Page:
PEDERSEN, JOHANNES ° (1883–1951), Danish Semitist, religious historian, and biblical scholar. He studied Semitic philology under Frants Buhl, the reviser of Gesenius' Lexicon. From 1916 to 1921 Pedersen was a lecturer on the Old Testament, and from 1921 to 1950 professor of Semitic philology, at Copenhagen University. Among his works on Semitic philology are a Hebrew grammar (Hebraeisk Grammatik, 1926), a treatise of fundamental importance on the Keret (Kirta) text (cos i, 333–43) from Ras Shamra (Die Krt-Legende, 1941), and a translation and commentary on the Phoenician language Karatepe texts (in: Acta Orientalia, 21 (1950–53), 35–56). He also published a number of treatises on Islam in Danish. Of singular importance are Pedersen's achievements in biblical research. In 1920 he published the first volume of Israel (Israel: Its Life and Culture, Eng. tr., 1926), in which he endeavors to describe Israelite thinking and social life in terms of the mentality and behavior of a primitive civilization, thus making an attempt to extricate himself from the preconceived theological and philosophic notions that have influenced the interpretation of the old Israelite texts since Hellenistic times. In the second volume, published in 1934 (Eng. tr., 1940), Pedersen traces the development of Israelite civilization from the period of Judges until the Exile. The foundation of the religious development was the spontaneous experience of a cooperation between the divine forces and man himself; with David, purposefulness took the place of spontaneity in the relation to God, and the deity was looked upon as the strong will of personality. The preaching of the prophets emphasized the overwhelming greatness of God and the inferiority of man, thus preparing the way for Judaism's ideas of God and man. From the point of view of social development, the contact with the Canaanite way of life and urbanization resulted in a crisis in the ancient pattern of life.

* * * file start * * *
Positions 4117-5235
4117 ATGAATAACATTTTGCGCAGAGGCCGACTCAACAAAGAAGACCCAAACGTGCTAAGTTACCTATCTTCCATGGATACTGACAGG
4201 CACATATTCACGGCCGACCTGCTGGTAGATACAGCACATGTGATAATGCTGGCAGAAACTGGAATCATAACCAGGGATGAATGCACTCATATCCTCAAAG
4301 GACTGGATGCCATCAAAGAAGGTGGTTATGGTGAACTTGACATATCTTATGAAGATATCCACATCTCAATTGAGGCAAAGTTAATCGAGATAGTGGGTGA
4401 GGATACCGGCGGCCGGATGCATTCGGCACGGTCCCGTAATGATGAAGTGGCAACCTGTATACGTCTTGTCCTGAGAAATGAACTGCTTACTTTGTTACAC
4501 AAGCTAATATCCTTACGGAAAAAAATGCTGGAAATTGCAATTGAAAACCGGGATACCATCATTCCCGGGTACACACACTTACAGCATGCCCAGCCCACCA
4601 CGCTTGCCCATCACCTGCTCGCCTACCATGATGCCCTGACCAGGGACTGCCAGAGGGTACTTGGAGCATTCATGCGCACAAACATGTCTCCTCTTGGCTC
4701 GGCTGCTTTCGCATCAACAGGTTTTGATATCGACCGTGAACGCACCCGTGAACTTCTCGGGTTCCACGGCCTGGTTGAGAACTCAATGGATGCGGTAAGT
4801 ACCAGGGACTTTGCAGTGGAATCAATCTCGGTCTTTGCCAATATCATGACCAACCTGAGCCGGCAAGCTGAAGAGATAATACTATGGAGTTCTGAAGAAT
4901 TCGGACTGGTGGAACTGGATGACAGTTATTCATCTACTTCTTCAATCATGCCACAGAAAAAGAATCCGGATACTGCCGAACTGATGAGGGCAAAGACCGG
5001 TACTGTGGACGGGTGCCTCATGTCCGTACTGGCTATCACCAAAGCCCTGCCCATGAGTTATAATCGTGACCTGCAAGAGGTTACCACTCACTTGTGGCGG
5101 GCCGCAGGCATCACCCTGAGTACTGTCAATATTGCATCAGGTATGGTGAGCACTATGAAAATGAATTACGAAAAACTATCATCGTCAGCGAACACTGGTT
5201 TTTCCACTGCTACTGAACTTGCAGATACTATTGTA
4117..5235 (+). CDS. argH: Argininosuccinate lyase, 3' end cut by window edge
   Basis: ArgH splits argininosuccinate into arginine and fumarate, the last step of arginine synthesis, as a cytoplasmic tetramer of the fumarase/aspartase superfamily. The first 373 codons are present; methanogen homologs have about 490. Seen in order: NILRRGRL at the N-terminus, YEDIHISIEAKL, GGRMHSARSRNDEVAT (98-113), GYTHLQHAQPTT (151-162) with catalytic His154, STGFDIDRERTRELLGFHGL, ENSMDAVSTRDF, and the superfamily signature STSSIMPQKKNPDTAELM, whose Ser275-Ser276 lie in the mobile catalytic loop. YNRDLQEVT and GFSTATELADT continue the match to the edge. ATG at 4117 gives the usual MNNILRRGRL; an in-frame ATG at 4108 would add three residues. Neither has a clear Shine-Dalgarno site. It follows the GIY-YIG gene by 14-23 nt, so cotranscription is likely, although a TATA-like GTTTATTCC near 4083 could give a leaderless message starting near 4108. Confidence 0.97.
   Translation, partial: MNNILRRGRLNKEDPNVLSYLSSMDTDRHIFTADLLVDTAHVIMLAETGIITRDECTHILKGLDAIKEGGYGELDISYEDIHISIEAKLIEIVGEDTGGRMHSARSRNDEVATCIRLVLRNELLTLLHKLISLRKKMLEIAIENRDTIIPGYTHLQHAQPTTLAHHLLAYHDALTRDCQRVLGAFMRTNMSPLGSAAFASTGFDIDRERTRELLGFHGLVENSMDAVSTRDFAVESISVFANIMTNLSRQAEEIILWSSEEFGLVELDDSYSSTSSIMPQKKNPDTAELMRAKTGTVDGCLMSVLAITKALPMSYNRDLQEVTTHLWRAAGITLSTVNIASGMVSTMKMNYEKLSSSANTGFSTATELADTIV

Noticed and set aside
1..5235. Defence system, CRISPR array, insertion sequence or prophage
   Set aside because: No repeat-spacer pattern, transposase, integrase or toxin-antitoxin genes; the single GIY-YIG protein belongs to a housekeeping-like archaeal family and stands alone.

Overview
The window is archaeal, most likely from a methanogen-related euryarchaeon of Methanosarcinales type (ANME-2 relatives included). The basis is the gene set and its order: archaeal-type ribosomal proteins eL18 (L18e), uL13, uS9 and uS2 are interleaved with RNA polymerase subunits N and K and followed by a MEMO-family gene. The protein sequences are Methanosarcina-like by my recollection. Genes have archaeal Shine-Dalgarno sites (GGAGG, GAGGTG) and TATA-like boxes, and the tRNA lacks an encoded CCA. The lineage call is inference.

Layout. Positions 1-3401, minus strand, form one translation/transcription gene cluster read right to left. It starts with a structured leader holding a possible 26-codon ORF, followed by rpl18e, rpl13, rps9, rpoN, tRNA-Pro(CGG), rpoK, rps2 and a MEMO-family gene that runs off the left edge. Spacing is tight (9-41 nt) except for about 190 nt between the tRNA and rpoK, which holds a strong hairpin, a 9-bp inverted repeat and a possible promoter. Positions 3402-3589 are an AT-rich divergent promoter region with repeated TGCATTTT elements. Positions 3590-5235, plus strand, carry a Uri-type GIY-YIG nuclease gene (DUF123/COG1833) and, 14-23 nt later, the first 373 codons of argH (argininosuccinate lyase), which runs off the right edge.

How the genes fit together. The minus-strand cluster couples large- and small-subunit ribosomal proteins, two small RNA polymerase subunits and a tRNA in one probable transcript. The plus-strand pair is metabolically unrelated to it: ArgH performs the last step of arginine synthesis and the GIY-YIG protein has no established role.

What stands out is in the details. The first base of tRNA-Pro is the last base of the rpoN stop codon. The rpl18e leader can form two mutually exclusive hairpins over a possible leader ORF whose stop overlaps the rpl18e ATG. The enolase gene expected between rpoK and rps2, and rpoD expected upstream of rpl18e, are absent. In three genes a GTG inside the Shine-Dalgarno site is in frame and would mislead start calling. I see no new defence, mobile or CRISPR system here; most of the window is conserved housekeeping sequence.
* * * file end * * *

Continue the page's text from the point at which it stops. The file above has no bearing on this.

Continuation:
In Israel and in his articles "Die Auffassung vom Alten Testament" (in: zaw, 49 (1931), 161–81) and "Passahfest und Passahlegende" (ibid., 52 (1934), 161–76), Pedersen condemned Higher Criticism's distinction of sources in the Pentateuch. He does not deny that there are discernible layers in the Pentateuch, yet he maintains that these cannot be distinguished and dated: "All sources are both pre-Exilic and post-Exilic." In 1931 Pedersen published Scepticisme israélite, a study of Ecclesiastes, and in Festschriften to Mowinckel (1955, pp. 62–72) and Rowley (1955, pp. 238–46), he shed light on the problems behind Genesis 2–3, with the help of late Jewish texts and old Oriental myths, especially the Adapa myth written in Akkadian (cos i, 449).
Two festschriften published in honor of Pedersen's 60th and 70th birthdays: Mélanges d'histoire des religions… J. Pedersen, 1–3 (1944–47); Studia Orientalia Joanni Pedersen (1953). add. bibliography: H. Ringgren, in: dbi, 2:254–55.
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